This post is meant to explain why we should eat plenty of good keto food early on, as we adapt to this new way of eating.
The credit goes to Jason Fung/Megan Ramos (among others) for most of my understanding of this, but any errors involved are mine alone, and I’m mixing in the fat-adaptation bit to explain the early processes of this system. Jason/Megan look at it from the POV of fasting, and the question I was trying to answer on the forums was regarding 1MAD (one meal a day), but as that is fasting, I think it’ll make sense.
This post also assumes that you’re not able to eat the amount of energy you need in one meal. I could do this SO EASILY as a carbage eater, but eating keto? Zero chance. I struggle at 2MAD, let alone 1MAD. (We are not discussing maintenance here, that’s a different kettle of oily, oily fish).
Your body looks at the amount of energy you feed it, and diligently works to use that amount (i.e. it adapts). It obviously doesn’t want to burn more than it’s got available, or you’ll eventually die, or less, because why would it not use the fuel available to it? (This is called homeostasis, where the body (brilliantly) balances all the competing demands and supplies to keep things just as they are.)
So you teach your body that you’re going to feed it a good amount of food that it can comfortably utilise. It uses it to run your brain, heat your body, do things to food, build proteins-bone-muscles-etc, let you exercise, :poop:, etc.
In the initial stages of keto (adaptation phase), your body wants carbs/glucose. After all, that’s what it’s been using for decades, and it’s the easiest fuel it can use. You are teaching it to not use this, but to use fat as the main fuel source instead. So the last thing you want to do is restrict that fuel. Teach it that there’s an abundant supply, make it realise that it’s all good, it just has to make the switch.
So you keep throwing fat/protein into your (formerly pie, now probably meat) hole until your brain gets the message and your body switches over, at which point, for most people, you’ll discover that your appetite decreases, sometimes dramatically. It took me (and Cha) about eight weeks for this to occur.
It’s at this juncture – once fat adaptation has occurred, and your body is used to its new fat fuel and a good amount of it – that 24-36 hour fasts come in (I told you I’d get back to 1MAD stuff). Your body is happy burning its baseline fuel amount that you’ve been feeding it, and so when you 1MAD it, or 0MAD it, it burns that amount of fuel anyway.
Where does your body get that extra energy from that it is used to, and that you didn’t give it today? Body fat. It doesn’t much care where the energy comes from, as long as it gets it. You’ve taught it to work at a particular rate, and it sees no reason to stop, so it continues doing what it’s been taught to do. Then you feed it the usual amount again, and this reassures it that this is normality, then you take it away, then you give it back.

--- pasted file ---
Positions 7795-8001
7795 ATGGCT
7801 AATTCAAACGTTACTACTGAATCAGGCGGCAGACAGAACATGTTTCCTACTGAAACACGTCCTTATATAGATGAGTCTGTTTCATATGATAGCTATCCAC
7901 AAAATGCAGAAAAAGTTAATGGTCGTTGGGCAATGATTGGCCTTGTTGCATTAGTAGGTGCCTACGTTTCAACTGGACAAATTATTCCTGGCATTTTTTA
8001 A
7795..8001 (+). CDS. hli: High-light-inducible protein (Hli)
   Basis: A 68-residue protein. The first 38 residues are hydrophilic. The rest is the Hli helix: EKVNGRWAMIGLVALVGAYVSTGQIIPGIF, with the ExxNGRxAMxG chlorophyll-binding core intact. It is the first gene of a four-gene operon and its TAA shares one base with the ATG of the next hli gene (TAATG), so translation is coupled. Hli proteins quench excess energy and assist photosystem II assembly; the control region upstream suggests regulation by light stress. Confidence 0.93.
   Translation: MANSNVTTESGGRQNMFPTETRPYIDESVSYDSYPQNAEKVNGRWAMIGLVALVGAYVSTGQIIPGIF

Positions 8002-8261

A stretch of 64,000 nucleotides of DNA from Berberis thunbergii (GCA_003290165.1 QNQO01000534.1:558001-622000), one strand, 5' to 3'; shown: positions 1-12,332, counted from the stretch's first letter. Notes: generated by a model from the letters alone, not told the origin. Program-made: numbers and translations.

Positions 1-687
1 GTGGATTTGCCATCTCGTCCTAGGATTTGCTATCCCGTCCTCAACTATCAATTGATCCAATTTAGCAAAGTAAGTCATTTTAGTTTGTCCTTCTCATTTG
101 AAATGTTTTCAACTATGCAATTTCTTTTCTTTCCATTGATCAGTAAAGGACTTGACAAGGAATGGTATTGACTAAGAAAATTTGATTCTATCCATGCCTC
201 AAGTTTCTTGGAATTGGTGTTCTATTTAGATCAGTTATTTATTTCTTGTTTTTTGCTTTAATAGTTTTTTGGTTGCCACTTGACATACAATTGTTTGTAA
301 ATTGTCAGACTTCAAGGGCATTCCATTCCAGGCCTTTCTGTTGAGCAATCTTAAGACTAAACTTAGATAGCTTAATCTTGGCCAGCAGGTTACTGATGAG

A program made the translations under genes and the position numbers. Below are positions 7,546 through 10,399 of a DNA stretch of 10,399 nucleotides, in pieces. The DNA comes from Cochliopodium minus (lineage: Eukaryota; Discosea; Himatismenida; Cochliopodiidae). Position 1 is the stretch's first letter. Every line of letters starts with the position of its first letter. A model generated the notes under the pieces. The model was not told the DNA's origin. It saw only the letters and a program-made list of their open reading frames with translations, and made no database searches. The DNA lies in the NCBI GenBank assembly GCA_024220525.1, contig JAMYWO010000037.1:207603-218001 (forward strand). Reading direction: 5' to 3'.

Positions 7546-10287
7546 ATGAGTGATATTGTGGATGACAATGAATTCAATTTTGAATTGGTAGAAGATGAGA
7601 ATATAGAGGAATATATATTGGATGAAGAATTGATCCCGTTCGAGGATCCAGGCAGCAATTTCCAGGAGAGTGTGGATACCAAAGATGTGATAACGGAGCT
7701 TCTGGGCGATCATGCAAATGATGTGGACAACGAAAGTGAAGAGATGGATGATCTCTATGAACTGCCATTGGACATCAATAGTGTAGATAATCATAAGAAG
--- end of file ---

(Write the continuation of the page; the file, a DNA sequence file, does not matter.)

As Megan said in a talk I listened to the other day, “mix it up.”
The reason for this is that the body does NOT run on the super-simple Calories In-Calories Out (CICO, which I find to be an incredibly appropriate-sounding acronym) principle that we’ve been taught for years. Basic principles of thermodynamics be damned – that would be fine if everything had hormones controlling things like we do, but obviously they don’t, so it’s a very flawed model/analogy. So we run into the problem that the input affects the output which also affects the input, which is a major confounding factor. (Example – if you do a large amount of work (energy expenditure), you will get really hungry, which obviously affects the energy intake, showing they’re not discrete variables that you can independently control as CICO insists.)
Your body is smart, it adapts. Therefore, if you regularly feed your body a small amount of energy each day, it will learn to run on that small amount of energy because it is diligently working to keep you alive, that being its #1 goal. It doesn’t give a damn if your goal is to lose weight, its goal is that you to stay alive. OTOH, if you feed it a good amount of (good quality) energy each day, it will happily use that to optimally run your body. Then you fast it, and it burns that energy amount anyway, using your body fat to make up the deficit you have deliberately engineered.
TL;DR You need to teach your body to burn a good amount of good food, so eat as much as you should, not to a daily deficit. Then create that deficit on an irregular basis via fasting (i.e. 1MAD, 0MAD, or more.)
 Note that this doesn’t really get into the “insulin is a hormone, keto is basically a hormone control diet” aspect of it, which I’ve deliberately not gone into here. The above is radical enough as is, without complicating it further.
 Sorry this got out to 900 words…